The discussion is about how to test the placebo effect (which corresponds to your example's "theory A"), so the proposed alternative to RCT would have to include the process of first deducing the effect size. For this problem, how would you realistically do that without referring to past experimental results? There are so many unknowns, including psychology. The 1955 paper was itself a survey of experimental results.

I expect it to be much easier to come up with a statistical prediction for the get-better-anyway effect (regression to the mean), with more specificity than x>0. It would be needed regardless, in order to exclude the null hypothesis.

My proposal includes collecting experimental data. It is just not in RCT form (which was claimed to be "the only way").

There is no reason to ignore RCT results, but that is not the only way to get the necessary data (which is what I disagreed with). An RCT is also not sufficient on its own, you need the theory that explains the results as well.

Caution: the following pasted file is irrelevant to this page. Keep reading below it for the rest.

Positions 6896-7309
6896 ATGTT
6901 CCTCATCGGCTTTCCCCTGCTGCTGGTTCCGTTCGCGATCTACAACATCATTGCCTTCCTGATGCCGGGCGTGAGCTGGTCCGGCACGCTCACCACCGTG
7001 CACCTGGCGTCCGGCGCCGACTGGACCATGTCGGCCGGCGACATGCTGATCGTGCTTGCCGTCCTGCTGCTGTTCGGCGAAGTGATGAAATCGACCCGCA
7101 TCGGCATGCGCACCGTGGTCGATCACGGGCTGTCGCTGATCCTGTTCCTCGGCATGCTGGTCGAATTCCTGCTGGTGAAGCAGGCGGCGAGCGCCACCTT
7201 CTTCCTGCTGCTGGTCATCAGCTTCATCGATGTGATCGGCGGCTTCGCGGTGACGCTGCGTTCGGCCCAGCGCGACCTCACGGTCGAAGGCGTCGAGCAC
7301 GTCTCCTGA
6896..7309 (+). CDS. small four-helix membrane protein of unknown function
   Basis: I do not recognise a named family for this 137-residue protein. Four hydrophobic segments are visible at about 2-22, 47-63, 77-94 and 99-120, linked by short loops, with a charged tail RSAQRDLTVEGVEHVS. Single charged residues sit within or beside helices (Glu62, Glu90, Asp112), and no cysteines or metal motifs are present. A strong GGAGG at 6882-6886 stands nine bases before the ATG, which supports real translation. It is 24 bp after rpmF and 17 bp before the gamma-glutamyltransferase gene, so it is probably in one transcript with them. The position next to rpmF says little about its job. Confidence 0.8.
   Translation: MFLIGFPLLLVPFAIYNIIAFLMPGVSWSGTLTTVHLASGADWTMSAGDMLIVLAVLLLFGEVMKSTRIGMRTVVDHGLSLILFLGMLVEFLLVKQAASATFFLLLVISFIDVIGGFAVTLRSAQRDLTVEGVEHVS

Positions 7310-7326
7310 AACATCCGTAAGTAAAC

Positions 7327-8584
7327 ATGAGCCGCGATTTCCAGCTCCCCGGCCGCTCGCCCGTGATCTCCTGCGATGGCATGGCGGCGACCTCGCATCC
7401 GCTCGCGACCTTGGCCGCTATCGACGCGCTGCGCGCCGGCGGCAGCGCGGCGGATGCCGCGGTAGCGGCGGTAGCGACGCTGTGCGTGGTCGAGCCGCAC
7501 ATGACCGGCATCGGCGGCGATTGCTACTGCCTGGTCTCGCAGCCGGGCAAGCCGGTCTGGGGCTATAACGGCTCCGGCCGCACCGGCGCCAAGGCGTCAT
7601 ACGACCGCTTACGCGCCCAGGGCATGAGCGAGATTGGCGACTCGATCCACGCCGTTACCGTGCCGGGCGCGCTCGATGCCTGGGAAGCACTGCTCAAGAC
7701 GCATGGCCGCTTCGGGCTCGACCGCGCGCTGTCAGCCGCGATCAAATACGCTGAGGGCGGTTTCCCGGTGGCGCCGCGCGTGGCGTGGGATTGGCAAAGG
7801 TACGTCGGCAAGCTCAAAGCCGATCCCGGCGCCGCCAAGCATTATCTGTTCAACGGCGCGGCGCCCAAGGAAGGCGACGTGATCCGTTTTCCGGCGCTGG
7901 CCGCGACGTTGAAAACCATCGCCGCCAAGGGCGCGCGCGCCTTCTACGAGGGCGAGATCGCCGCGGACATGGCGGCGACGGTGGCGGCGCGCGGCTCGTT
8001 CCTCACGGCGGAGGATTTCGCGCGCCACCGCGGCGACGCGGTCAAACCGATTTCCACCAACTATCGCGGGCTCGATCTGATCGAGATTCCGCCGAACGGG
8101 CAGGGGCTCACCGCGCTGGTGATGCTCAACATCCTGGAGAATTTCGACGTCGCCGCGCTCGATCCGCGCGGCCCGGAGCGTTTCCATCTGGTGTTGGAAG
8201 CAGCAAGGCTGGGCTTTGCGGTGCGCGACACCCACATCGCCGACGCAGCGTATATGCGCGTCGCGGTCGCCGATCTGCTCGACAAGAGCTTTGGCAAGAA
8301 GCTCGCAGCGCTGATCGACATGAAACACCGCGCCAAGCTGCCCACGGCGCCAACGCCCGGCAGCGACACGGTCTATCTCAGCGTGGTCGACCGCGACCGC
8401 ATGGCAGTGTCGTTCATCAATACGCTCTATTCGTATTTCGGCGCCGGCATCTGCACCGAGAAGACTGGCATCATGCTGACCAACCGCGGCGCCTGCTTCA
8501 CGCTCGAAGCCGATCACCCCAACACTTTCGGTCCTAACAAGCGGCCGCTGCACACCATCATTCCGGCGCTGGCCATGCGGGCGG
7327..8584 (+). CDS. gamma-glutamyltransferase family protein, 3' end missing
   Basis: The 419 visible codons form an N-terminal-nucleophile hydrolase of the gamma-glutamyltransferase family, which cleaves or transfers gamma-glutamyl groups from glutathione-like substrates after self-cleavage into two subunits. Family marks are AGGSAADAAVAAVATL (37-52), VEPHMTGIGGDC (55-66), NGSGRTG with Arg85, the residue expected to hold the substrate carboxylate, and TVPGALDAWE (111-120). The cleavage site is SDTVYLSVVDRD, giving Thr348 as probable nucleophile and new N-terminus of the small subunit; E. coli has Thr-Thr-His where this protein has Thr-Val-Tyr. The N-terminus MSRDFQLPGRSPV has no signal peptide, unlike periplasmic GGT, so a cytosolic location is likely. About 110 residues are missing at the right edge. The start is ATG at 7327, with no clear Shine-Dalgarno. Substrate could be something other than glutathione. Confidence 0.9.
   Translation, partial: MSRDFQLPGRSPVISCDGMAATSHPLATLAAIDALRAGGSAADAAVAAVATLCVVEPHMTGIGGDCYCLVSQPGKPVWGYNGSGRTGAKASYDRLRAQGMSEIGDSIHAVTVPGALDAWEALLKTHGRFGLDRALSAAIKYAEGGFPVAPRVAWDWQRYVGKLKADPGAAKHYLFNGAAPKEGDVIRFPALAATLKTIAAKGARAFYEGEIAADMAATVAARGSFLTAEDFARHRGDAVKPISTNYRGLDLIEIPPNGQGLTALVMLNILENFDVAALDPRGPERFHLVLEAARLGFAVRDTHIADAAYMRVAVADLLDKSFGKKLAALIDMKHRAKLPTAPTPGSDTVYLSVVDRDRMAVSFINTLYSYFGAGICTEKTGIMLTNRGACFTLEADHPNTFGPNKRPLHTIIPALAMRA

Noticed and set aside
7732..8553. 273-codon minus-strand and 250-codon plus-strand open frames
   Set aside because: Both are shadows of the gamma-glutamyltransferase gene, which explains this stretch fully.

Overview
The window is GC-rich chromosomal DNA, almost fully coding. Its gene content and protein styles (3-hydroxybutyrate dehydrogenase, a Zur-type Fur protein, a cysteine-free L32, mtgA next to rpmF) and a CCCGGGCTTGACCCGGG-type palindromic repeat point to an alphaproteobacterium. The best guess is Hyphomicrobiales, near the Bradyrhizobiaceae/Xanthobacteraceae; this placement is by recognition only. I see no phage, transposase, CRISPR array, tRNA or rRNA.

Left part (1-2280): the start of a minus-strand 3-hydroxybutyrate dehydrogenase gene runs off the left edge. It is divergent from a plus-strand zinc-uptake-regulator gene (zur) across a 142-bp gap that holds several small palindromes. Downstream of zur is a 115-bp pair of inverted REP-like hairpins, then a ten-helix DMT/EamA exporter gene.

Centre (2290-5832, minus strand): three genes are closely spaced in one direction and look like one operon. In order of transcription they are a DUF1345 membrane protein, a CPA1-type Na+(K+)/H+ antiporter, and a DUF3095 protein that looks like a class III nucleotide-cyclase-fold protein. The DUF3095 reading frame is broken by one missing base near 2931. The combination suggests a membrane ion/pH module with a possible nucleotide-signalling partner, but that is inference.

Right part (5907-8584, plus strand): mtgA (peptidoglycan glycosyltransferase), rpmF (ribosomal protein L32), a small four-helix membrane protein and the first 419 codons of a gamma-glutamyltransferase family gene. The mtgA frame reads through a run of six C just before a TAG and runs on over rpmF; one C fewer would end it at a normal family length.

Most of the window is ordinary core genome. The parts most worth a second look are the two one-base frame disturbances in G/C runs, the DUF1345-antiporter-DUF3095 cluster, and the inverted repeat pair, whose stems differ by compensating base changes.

As an untrained outside observer (but one who has been thinking a lot recently about the statistics of causality) I'll chime in to say that I'm siding with 'ashearer' here. As I'm reading it, your approach doesn't make sense to me. If you want to distinguish between two treatments (placebo=treated and do-nothing=untreated) you need to measure outcomes for both treated and untreated individuals, and these individuals need to be "exchangeable" to some degree.

Perhaps when you say in the first post "give people placebo", you mean "give the placebo to some subset of the individuals leaving the remainder untreated"? I agree that you can often draw useful conclusions from an observational study as long as some comparable individuals receive each treatment, and as long as you can control for the initial differences between the treated and untreated. But if you are saying that you don't need to look at the results for the untreated group at all, then I think you are mistaken.